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A Date for Three

Jaime Tollas

Having a baby sometimes feels like having a lobotomy, but let's be honest, you're still the same person and you still enjoy--and maybe even yearn for--the same things you always did. And my husband and I are normal young(ish) people who, up until the very moment our child was born and our lives changed COMPLETELY, frequented restaurants and bars two to three times a week.   We choose to live in a city, and part of that is because we enjoy being out in the city with other people. And for another thing, when you have a baby, and maybe you both also work or at least one of you does, it's pretty nice to have someone else pour you a cocktail once in a while. 

When LittleMan was born we lived in North Beach in San Francisco, and on the odd Friday or Saturday night in the weeks and first months after his birth, if he’d had a good meal on mom and seemed snoozy, we’d snuggle him into the Ergo and walk around the corner to Sweeties, a dive bar serving up pool and the occasional pizza. In the dim, crowded din, few people even noticed we had a baby with us and we’d sit and have a beer or two in anonymity and catch up like...well, like two people who got married because they really liked hanging out together.

But time passes fast when you’re utterly sleep-deprived, and by the time LittleMan was four months old or so we had a bedtime routine to consider and, on some level, a tiny little personality to manage: squawking and squirming and wanting more Mum-Mums and whatnot. In other words, just when we thought we had a little nightlife system, our child changed the rules on us.

Adapt, adapt, adapt.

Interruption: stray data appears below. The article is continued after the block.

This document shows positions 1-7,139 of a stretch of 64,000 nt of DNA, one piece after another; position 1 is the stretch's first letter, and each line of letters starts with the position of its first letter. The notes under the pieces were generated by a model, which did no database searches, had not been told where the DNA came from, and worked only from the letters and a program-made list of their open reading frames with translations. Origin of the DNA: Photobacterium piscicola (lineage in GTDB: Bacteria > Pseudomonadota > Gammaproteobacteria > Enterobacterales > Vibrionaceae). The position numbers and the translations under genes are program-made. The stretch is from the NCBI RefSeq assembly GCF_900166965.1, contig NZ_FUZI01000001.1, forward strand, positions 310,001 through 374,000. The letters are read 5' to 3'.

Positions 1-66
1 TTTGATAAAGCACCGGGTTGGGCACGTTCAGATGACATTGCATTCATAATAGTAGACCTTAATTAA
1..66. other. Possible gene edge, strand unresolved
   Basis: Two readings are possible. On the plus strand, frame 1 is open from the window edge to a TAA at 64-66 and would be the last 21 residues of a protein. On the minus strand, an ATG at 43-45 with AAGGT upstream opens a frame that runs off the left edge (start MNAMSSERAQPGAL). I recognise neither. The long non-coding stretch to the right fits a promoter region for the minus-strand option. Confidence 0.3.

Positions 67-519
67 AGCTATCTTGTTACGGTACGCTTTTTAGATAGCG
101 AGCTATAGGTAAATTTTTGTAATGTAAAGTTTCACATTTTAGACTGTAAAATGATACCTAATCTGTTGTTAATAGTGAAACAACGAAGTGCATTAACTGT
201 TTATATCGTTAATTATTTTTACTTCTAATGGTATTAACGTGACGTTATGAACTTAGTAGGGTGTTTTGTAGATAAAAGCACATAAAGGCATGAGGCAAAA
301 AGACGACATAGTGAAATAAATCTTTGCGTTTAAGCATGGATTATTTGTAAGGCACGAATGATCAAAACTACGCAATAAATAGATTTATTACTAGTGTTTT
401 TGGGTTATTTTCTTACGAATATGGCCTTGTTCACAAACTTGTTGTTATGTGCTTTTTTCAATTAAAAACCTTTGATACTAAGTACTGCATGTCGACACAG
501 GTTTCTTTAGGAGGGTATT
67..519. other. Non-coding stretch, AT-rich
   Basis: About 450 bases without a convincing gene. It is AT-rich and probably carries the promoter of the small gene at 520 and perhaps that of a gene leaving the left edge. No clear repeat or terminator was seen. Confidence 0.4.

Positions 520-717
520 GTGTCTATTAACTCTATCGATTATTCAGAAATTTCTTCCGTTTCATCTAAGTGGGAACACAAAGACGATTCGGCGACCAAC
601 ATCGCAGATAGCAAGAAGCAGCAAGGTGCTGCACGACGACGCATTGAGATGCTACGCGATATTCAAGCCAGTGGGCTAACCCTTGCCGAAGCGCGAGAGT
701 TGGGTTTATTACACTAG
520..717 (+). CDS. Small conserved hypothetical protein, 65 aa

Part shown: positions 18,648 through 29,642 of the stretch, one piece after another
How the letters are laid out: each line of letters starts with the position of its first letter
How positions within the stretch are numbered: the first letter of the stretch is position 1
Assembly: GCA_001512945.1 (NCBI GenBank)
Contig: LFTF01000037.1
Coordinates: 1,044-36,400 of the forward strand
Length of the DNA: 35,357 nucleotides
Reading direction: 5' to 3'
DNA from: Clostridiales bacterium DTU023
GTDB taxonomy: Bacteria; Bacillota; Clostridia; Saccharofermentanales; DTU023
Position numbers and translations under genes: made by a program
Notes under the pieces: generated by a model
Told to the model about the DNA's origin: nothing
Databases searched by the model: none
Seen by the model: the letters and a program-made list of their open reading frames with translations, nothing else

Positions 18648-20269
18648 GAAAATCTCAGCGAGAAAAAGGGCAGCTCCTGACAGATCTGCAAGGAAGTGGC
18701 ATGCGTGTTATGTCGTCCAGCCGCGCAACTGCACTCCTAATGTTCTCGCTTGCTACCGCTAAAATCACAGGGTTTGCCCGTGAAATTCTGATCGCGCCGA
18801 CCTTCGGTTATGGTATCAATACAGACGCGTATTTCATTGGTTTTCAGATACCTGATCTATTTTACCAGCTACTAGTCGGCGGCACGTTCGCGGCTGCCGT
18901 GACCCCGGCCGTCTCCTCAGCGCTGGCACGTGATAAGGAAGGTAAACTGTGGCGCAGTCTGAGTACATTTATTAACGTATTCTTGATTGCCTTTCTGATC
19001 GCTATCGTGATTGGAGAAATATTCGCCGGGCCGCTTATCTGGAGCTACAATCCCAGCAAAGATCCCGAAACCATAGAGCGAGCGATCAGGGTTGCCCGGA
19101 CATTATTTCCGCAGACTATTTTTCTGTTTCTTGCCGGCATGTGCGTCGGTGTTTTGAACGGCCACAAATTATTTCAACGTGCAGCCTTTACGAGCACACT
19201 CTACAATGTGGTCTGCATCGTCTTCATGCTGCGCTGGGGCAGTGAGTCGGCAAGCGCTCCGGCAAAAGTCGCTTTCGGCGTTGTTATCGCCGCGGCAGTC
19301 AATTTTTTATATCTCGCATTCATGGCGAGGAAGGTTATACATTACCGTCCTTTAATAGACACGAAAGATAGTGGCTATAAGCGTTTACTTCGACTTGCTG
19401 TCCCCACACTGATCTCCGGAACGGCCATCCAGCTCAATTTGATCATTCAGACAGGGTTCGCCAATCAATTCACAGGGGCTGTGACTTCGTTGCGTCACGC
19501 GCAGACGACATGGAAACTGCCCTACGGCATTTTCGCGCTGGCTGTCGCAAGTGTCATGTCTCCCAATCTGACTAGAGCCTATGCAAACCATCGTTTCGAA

First: Shift your timing. Dinner can be stressful, but Happy Hour is mommy’s best friend. Happy Hour occurs before everyone is exhausted. Happy Hour spots tend to be noisy so your baby’s occasional outburst won’t seem so disruptive. You’re done by 6:30 and before you know it, it’s bedtime for bonzo, and everyone feels refreshed in the morning. 

Second: Set yourself up for success. If your baby has missed his nap or been too distracted to eat, maybe it's not the best day to test out his restaurant decorum.

Three: Choose your spots. If you know the servers, you are in business. If you don’t, look for two key items upon arrival: high chairs and children's menus (extra points if you actually see other babies or children). These indicators demonstrate at minimum a tolerance for the under-three set. 

Four: Be prepared. If your baby is into food, bring her dinner along. If your baby is into pacifiers, bring five. If your baby is into being bounced, consider outside seating so you can stand up and move around. If your baby is into sleeping, well, how nice for you.

Now get out there and enjoy it.

Local Knowledge: Downtown San Francisco is surprisingly great for babies! A few of our favorites: Perry's Embarcadero, Gotts in the Ferry Building on a sunny day (soooo many kids), Rogue Brewery in North Beach (sit out back on a nice afternoon), 21st Amendment by the ballpark (brunch and a bloody can't be beat).

Where do you live?  Any gems for moms in your 'hood?  Feel free to share in the Comments section!

Photos: Laura Kudritzki Photography

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